Creating an Unforgettable Customer Experience

"A positive customer experience is not a luxury, it's a necessity," said Tim Sanders, Yahoo! leadership coach, during his keynote last night at a Center Partners customer event in New York. Addressing an audience of senior-level customer service executives, Sanders revealed the three essential elements for creating valuable customer relationships: customer experience, knowledge, and compassion. According to Sanders, we no longer live in a services economy, rather, we live in "the experience economy." Customers buy experiences, not simply products. "The shift is dramatic," he said, explaining that people now spend more on entertainment than they save. Organizations need to deliver not only high-quality products and services, but also staged experiences that are dramatic and engaging. It's no longer about highlighting benefits, Sanders said, it's about creating sensations. And the more differentiated a company's product becomes as a result, the more premium the pricing. Sanders cited Starbuck's as one example of a company that has created a customer experience so engaging that it can charge a premium for the product: about $3 for coffee at Starbucks, versus about 75 cents in most delis, convenience stores, and diners. Sanders identified what he called six experience providers, or points of customer contact in which to stage customer experiences:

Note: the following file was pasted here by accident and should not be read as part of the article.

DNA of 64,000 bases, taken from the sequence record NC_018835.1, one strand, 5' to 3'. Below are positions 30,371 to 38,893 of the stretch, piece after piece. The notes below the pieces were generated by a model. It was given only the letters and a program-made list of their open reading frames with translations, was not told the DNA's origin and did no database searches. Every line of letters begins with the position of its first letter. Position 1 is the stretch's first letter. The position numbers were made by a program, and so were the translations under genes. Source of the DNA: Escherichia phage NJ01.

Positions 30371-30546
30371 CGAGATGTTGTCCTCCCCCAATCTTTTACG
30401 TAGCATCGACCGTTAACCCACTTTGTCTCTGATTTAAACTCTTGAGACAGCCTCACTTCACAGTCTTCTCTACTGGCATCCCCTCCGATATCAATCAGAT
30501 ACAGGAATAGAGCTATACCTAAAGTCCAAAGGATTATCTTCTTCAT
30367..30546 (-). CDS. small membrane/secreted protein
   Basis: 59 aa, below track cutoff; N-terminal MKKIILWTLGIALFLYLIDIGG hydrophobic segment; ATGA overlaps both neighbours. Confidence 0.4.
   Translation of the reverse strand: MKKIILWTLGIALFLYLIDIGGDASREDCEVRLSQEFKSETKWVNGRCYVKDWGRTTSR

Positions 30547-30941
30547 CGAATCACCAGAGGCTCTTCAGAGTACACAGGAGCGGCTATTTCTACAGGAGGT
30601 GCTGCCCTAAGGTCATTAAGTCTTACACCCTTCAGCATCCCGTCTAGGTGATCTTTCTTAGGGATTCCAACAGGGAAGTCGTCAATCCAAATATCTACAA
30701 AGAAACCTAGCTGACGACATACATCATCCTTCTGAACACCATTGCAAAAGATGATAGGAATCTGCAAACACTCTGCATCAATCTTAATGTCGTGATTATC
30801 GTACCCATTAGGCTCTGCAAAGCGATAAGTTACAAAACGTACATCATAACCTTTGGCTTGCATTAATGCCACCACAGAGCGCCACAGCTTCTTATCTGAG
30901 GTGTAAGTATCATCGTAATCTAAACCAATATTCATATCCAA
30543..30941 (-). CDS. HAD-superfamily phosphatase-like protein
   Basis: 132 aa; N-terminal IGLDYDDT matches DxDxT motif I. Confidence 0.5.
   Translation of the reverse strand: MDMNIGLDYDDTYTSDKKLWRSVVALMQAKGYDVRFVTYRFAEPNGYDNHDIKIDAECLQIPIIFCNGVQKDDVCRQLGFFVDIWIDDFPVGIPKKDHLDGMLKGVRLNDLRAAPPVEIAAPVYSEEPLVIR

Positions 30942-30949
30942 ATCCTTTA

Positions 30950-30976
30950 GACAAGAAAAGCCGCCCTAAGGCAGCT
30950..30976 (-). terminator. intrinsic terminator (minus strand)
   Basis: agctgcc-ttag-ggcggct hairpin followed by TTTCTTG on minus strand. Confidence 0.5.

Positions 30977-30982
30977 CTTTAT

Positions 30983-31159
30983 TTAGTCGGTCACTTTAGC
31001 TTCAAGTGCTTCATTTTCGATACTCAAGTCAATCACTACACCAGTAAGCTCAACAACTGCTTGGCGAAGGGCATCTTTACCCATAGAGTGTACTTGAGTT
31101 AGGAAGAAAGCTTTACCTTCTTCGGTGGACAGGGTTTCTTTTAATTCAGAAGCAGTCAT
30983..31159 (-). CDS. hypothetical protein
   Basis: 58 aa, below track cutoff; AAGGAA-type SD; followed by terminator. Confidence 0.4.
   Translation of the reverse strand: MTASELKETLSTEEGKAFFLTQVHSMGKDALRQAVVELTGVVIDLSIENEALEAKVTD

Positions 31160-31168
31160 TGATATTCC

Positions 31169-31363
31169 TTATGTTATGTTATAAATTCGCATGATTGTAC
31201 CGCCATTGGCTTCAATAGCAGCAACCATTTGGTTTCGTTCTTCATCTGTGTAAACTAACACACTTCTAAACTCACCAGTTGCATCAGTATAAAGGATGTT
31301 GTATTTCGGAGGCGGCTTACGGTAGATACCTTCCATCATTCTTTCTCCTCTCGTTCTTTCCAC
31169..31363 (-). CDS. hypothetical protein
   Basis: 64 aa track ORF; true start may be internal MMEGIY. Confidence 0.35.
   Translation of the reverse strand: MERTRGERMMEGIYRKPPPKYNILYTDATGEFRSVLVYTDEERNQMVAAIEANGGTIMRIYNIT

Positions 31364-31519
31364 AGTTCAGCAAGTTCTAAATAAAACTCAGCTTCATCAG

• products and services
  • identities
  • people
  • mass media
  • new media
  • cobranding and partnering Creating a memorable customer experience is just the first step. According to Sanders, companies, and their executives, must be sources of knowledge. "Everyone accepts and gets value from knowledge," he said. Executives often get most of their information in tidbits from what Sanders calls fast food knowledge--newspapers, TV, magazines. These sources are valuable, Sanders said, but executives need to spend more time reading books on business strategy to gain in-depth knowledge, then share what they've learned within their organizations and with their customers. "Reading books is a commitment to knowledge. You can't share knowledge if you don't have it. Those who read a mix of books and [other] media will see change coming and will get ahead," he said. Executives need knowledge, but they also need compassion, Sanders said. This is equally important whether dealing with customers or employees. "Happy employees and satisfied customers are the two most important business goals," he said. "We want people to enjoy themselves--especially employees. Most people are not resilient enough to survive a mediocre work life." Organizations must create an atmosphere of respect and belonging. Managers should tell their employees what they're good, Sanders said. Ultimately, Sanders said, to be successful companies "must obsess over the customer experience, share knowledge, and love their people."
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